KSA, Finland sign pact on telecoms

Updated 04 November 2014
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KSA, Finland sign pact on telecoms

Saudi Arabia and Finland signed a memorandum of understanding here Tuesday in the telecommunications sector.
Krista Kiuru, Finland’s minister of education, science and communications, signed the agreement with Mohamed Jamil bin Ahmed Mulla, minister of communications and information technology at the Saudi ministry’s offices.
“It is a wide ranging agreement in Information and Communication Technology to further enhance bilateral cooperation,” Kiuru said.
This includes broadband, digital media and cyber security. Nokia has already done a great deal in facilitating further cooperation between the two countries, she said.
Kiuru said her visit was “an effort to seek wide-ranging cooperation of mutual interest.” Her priorities are education and communication because Finland is one of the world’s leaders in these sectors.
She said Finland has agreements on education in the Kingdom, with the Technical and Vocational Training Corporation (TVTC) and a kindergarten program.
“We believe in quality education. We would like to make sure that our sources are reliable and ensure vocational training faces up to the challenges of the growing Saudi market.”
Kiuru is accompanied by a huge delegation comprising senior officials and technical experts in education and telecommunications. She said that many countries are seeking to follow the model of the Finnish education system, which is free for citizens, as it is in Saudi Arabia.
The minister visited several institutions of higher learning in Riyadh including King Saud University, the TVTC, King Abdullah Project for Public Education Development (Tatweer) and Princess Nora bint Abdulrahman University, which “impressed” her.
She also met with members of the Shoura Council to discuss further cooperation including a student exchange program.
Kiuru said that Finland has invited the Saudi telecoms minister to Helsinki to bolster cooperation in the field.


Fujifilm wins appeal in battle with Xerox over scrapped merger

Updated 17 October 2018
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Fujifilm wins appeal in battle with Xerox over scrapped merger

  • Xerox in May scrapped a $6.1 billion merger deal with Fujifilm
  • A US court overturned preliminary injunctions requested by activist investors that had blocked a planner merger

TOKYO: Fujifilm Holdings Corp. has won an appeal in its legal battle with Xerox Corp, with a US court overturning preliminary injunctions requested by activist investors that had blocked a planner merger.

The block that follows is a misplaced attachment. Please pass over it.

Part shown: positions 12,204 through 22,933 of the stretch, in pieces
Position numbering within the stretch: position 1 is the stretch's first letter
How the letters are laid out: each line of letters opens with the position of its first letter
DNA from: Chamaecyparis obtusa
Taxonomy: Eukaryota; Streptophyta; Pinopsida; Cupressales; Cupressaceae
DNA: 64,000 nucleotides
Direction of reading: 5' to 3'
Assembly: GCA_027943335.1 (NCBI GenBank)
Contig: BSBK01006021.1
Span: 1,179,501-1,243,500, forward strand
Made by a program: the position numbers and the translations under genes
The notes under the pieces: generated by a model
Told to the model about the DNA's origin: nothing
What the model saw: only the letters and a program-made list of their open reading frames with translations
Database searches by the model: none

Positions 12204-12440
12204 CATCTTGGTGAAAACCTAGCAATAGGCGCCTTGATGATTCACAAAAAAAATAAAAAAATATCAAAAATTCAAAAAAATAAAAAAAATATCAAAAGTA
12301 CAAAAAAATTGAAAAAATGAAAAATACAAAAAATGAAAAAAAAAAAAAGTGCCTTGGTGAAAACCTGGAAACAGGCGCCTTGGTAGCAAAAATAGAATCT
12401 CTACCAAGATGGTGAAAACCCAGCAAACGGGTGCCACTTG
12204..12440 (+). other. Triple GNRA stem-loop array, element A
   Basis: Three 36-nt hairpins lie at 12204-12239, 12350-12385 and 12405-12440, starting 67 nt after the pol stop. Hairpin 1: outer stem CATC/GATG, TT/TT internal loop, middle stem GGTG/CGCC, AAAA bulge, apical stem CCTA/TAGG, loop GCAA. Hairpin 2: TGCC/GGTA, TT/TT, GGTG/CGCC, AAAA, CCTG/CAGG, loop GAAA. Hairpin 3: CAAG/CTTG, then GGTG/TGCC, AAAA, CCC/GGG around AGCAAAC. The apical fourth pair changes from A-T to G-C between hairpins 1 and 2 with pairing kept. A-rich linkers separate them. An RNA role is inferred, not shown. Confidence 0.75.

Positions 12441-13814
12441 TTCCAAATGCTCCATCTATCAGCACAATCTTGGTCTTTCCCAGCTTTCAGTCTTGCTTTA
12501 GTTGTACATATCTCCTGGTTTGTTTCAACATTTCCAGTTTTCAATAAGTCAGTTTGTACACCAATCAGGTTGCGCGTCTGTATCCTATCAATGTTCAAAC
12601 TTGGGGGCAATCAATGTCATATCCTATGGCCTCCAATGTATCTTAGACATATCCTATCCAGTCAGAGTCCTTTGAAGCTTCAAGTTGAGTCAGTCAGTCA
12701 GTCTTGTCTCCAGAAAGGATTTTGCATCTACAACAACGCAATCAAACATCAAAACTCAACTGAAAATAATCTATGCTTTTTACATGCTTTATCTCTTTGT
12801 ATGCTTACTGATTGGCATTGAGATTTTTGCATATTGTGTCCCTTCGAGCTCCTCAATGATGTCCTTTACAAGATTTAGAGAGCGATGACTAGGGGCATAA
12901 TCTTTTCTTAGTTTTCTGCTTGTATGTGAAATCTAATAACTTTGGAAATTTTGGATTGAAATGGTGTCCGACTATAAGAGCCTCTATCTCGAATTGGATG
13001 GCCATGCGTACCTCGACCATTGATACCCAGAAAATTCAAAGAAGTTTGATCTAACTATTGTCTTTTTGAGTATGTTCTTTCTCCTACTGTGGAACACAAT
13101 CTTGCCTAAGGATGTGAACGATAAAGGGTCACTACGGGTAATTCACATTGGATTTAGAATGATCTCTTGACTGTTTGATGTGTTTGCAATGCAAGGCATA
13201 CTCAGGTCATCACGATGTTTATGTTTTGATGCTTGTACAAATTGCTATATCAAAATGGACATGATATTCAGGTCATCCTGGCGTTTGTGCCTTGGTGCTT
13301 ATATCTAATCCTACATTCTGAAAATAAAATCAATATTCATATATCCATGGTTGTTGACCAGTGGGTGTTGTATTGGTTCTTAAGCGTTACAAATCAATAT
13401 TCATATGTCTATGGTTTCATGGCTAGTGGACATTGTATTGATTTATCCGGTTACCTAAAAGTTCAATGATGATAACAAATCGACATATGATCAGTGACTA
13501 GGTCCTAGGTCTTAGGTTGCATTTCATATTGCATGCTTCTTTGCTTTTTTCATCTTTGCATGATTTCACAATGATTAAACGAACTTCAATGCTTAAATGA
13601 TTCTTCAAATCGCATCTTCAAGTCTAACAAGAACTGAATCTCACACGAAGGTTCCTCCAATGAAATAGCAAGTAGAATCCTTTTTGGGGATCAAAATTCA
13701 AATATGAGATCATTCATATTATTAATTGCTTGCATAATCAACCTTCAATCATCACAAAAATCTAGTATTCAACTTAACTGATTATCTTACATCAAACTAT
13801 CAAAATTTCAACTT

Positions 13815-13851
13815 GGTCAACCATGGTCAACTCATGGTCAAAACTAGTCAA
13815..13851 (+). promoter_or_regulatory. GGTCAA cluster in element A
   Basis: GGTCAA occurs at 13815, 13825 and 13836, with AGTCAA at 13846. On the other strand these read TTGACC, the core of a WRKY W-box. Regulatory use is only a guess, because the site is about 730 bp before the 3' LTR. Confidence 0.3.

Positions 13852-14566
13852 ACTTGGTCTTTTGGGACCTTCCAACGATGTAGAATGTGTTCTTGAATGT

Xerox in May scrapped a $6.1 billion deal with Fujifilm in a settlement with investors Carl Icahn and Darwin Deason that also handed control of the US photocopier giant to new management.
The ruling by the New York State Appellate Court could give Fujifilm leverage to bring Xerox management back to the negotiating table.
The court found in its ruling that Xerox’s former CEO Jeff Jacobson had neither misled or misinformed the board.
“The board, which engaged outside advisers and discussed the proposed transaction on numerous occasions prior to voting on agreeing to present it to the shareholders, did not engage in a mere post hoc review, nor was the transaction unreasonable on its face,” the ruling also said.
Fujifilm said in a statement that it stands by its view that the original planned merger remains the best option for the shareholders of both companies.
“(The) Court’s decision will allow us to discuss with Xerox the fulfillment of the original agreement. All Xerox shareholders ought to be able to decide for themselves the operational, financial, and strategic merits of the transaction to combine Fuji Xerox and Xerox,” it said.
The two companies agreed in January to a complex deal that would have merged Xerox into their Asia joint venture Fuji Xerox and given Fujifilm control. That prompted Icahn and Deason, who own 15 percent of Xerox and argued the US firm was being undervalued, to launch a proxy fight.
Representatives for Xerox and Deason were not immediately available for comment.